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In a story that quietly emerged over the weekend, the headline reported,

Savers Push $374 Billion U.S. Utility Industry to Shift

The gist of the story is this: Households are become smarter about their energy consumption, finding ways of reducing energy usage primarily through new technologies. This, we thought, was a good thing.

Not so: The utility companies are now wringing their hands as they watch their sales and profits drop. Households are saving too much energy.

My natural, sarcastic reaction would be, “Boo hoo.”

But wait. The utilities are planning to take revenge on our energy savings. Buried in the middle of the story was this:

Angie Storozynski, a New York City-based analyst for Macquarie Capital USA Inc., predicted long-term load growth will be even lower, about 0.6 percent, in a Sept. 11 note to clients.

“Slow load growth should hurt near-term earnings,” Storozynski wrote. “It may drive utilities to seek rate increases more frequently from regulators or postpone spending on power plants and transmission lines,” she said.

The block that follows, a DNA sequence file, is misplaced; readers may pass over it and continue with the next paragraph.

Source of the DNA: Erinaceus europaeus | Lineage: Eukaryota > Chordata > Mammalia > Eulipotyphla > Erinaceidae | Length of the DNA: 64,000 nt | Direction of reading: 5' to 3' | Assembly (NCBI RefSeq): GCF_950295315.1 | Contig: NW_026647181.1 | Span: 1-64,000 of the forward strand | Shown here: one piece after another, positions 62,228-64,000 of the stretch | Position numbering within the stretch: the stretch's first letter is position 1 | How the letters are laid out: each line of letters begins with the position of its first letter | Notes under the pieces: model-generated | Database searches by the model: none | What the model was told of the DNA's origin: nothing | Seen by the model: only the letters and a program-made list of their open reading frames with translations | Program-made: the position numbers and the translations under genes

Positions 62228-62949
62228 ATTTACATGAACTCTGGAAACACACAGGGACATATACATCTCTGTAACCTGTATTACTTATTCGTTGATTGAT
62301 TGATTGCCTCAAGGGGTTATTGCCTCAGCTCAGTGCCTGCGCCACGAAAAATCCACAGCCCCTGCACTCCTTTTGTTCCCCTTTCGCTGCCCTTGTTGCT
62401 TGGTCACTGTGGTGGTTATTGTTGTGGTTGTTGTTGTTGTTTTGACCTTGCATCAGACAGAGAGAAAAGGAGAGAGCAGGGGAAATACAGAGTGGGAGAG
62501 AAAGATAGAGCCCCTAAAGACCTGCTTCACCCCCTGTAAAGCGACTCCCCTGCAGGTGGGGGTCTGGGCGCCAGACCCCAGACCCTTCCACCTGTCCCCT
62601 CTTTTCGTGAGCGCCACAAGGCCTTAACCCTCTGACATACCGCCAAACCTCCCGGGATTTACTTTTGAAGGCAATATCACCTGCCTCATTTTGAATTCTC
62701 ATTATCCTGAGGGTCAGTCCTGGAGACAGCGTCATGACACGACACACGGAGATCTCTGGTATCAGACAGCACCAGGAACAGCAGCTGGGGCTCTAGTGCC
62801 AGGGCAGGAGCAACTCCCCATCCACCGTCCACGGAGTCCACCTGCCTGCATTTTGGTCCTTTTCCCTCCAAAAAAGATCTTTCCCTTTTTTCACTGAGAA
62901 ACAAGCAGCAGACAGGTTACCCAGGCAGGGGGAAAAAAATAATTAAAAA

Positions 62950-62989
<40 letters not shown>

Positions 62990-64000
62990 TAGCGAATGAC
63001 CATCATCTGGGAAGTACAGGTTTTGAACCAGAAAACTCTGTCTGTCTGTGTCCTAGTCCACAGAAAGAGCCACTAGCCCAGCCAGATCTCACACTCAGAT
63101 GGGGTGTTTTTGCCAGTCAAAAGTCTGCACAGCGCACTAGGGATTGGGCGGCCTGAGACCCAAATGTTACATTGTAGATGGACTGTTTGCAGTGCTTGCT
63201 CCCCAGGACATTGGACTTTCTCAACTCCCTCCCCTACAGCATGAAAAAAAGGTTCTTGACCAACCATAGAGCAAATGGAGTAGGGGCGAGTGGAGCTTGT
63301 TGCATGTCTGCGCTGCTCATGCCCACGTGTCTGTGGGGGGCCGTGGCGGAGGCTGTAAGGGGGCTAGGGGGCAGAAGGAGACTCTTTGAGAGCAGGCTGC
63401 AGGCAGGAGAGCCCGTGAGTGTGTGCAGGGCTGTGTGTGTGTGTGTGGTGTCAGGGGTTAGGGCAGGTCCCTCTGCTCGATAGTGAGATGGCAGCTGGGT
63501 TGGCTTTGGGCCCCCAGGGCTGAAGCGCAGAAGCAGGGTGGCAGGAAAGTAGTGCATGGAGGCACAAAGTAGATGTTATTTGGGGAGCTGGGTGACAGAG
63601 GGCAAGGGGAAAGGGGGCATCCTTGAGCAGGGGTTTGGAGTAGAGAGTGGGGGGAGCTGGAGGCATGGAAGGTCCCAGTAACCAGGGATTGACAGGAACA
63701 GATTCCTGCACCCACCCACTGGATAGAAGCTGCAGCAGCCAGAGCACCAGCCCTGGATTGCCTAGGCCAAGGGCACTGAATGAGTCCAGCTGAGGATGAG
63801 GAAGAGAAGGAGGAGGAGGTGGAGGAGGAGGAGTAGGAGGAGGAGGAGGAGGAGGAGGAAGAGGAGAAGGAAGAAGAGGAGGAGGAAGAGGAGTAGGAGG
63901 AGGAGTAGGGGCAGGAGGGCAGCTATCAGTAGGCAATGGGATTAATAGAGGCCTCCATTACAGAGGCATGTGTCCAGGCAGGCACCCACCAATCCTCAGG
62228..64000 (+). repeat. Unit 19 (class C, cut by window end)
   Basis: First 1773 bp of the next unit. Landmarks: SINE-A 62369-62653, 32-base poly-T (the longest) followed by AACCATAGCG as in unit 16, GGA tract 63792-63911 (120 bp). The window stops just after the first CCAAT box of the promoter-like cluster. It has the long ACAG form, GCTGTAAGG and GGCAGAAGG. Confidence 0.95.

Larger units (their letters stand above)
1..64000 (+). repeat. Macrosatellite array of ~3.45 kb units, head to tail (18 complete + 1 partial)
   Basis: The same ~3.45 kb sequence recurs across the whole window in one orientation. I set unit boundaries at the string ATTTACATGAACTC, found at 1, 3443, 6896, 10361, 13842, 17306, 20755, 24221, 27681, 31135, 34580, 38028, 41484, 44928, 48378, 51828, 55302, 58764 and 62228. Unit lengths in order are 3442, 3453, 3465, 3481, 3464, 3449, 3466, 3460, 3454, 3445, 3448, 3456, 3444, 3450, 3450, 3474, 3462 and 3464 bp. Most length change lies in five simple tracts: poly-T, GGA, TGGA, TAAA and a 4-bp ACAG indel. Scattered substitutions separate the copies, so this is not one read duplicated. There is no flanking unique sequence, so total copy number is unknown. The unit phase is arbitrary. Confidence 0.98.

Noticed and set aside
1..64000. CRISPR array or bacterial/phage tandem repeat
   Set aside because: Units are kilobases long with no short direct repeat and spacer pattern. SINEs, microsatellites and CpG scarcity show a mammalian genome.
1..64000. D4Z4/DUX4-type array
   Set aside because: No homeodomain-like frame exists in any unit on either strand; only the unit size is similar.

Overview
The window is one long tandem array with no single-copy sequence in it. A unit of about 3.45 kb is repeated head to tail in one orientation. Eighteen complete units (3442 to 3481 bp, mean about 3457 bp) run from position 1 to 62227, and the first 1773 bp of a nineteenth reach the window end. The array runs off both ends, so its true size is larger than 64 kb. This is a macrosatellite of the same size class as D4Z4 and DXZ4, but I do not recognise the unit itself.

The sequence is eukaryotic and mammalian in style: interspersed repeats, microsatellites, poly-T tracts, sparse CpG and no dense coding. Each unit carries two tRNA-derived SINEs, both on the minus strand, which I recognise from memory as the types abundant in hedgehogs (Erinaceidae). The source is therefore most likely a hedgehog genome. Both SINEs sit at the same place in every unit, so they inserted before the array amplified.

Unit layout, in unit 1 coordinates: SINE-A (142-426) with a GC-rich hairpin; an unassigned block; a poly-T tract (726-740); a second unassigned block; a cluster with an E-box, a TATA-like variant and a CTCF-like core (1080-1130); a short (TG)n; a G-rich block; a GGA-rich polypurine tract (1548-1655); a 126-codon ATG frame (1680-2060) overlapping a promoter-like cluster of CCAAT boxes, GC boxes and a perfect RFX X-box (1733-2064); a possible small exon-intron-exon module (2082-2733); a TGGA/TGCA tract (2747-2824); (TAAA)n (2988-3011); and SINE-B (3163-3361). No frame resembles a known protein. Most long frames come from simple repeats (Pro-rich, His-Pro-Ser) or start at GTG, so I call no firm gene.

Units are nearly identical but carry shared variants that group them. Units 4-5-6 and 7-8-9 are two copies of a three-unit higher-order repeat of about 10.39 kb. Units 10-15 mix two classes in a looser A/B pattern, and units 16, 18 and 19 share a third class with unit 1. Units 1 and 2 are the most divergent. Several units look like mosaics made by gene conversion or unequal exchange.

So despite the valiant efforts of households to reduce energy consumption, they will get rewarded with monthly bill increases, possible energy shortages, or both.

Doesn’t this fly in the face of that supply-and-demand graph we were taught in introductory economics?

Just for that, I should go out and buy an incandescent bulb.

But I won’t.

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